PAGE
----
Talking to People as They Get Released from OC Jail at Midnight

Categories: Crime-iny

Photos by Yesenia Varela
At 12:05 every morning, Santa Ana Central Jail releases its first inmates of the day from the Intake and Release Center out to the gates that open up to W. Sixth Street, to free bed space for incoming prisoners.

"As soon as midnight hits we can kick them out the door," Orange County Sheriff's Department spokesperson Jeffrey Hallock said. "We can release them."

Reasonable enough, right? But let's all agree midnight isn't exactly the best time for someone to leave jail. So the Weekly visited on two consecutive nights to interview folks who were just leaving jail and get their thoughts on their new-found freedom.

The first person I interview is a woman who requests anonymity. She seems startled but after I identify myself as a Weekly reporter, she loosens her arms from a tight fold and agrees to speak.

The inmate says she was detained for domestic violence, but claims to be innocent. For two days, she says, she wondered about the state of her children.

"What was really hard was not knowing what the hell's going on," the woman says. To comfort herself and try to make the two days go by quickly, she spent the majority of her time behind bars asleep.

There are three things you can do for free in jail, she explains: sleep, watch television or read. She also had the choice to place collect calls to a relative or friend, but she chose not to do that. After she served her sentence, the guards informed her at about 8:30 p.m. that it was time to leave. She says she doesn't understand why it takes so long to be released.

"We waited too long to get our clothes, we waited too long for everything," she complains.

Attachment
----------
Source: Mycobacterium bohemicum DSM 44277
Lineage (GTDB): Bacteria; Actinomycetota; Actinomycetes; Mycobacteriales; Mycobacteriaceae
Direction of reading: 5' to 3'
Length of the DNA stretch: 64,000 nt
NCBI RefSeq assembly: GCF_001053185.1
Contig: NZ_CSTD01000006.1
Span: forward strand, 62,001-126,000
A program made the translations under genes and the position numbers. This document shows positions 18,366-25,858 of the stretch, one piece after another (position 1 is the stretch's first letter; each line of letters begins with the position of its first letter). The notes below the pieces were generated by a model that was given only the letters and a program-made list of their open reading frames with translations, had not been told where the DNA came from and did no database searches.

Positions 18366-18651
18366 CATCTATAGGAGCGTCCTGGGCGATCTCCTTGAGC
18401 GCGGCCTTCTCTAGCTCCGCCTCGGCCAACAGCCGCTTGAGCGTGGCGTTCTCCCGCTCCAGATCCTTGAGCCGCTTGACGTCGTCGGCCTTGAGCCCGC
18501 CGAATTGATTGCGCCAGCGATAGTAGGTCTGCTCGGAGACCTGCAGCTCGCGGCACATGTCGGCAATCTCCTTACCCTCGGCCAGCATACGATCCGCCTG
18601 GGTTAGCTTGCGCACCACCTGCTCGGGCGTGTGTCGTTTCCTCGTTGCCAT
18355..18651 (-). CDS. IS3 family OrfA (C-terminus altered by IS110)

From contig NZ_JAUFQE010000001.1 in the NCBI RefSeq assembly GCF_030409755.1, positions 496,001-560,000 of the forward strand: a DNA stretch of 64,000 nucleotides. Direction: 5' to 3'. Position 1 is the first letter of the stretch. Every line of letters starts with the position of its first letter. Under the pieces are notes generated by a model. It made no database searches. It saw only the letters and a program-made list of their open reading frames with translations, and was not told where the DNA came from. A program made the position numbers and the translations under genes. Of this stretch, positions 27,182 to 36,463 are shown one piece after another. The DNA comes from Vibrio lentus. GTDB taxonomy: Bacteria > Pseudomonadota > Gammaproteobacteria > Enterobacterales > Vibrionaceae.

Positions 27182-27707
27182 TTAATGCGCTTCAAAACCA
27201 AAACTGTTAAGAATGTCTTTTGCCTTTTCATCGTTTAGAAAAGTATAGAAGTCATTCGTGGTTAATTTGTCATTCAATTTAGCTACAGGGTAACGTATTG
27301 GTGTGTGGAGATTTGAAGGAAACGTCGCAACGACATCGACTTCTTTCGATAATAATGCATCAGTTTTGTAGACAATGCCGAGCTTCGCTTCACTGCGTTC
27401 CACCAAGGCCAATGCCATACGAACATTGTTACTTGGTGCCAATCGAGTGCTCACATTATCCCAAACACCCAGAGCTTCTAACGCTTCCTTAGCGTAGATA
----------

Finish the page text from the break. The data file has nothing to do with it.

Luckily, her phone's battery was still working, so she was able to call someone to pick her up. But she still understands the hardship that inmates who don't have a cell phone (at least one that isn't out of battery) go through after being released.

"[A charged cell phone] is our life line," the former inmate says. "I didn't know any number but my parent's number--that is it. I didn't know my kid's number--nothing." She holds up her phone as if she were holding Wonka's Golden Ticket in her hand.

After answering a few questions, she walks away, determined to fight in court and get full custody of her kids. Just because she was in jail, doesn't mean she isn't sane, she insists.


It's 1:25 a.m. Abel Betancourt is released. As I drink my hot coffee, he approaches to ask if I had a phone he could use to call his mom to pick him up. After speaking to his mom, they agree he should walk a block down to meet her after she is done fully waking up.

Betancourt, 19, spent about a week in jail after being arrested for burglary.

"You go to court and they totally fuck you over," Betancourt says. "They tell you your charges and that's it. You have to wait for another hearing. They keep adding time and then you never really finish your time."

After not seeing anyone released out the jail gates for an hour, I go home.

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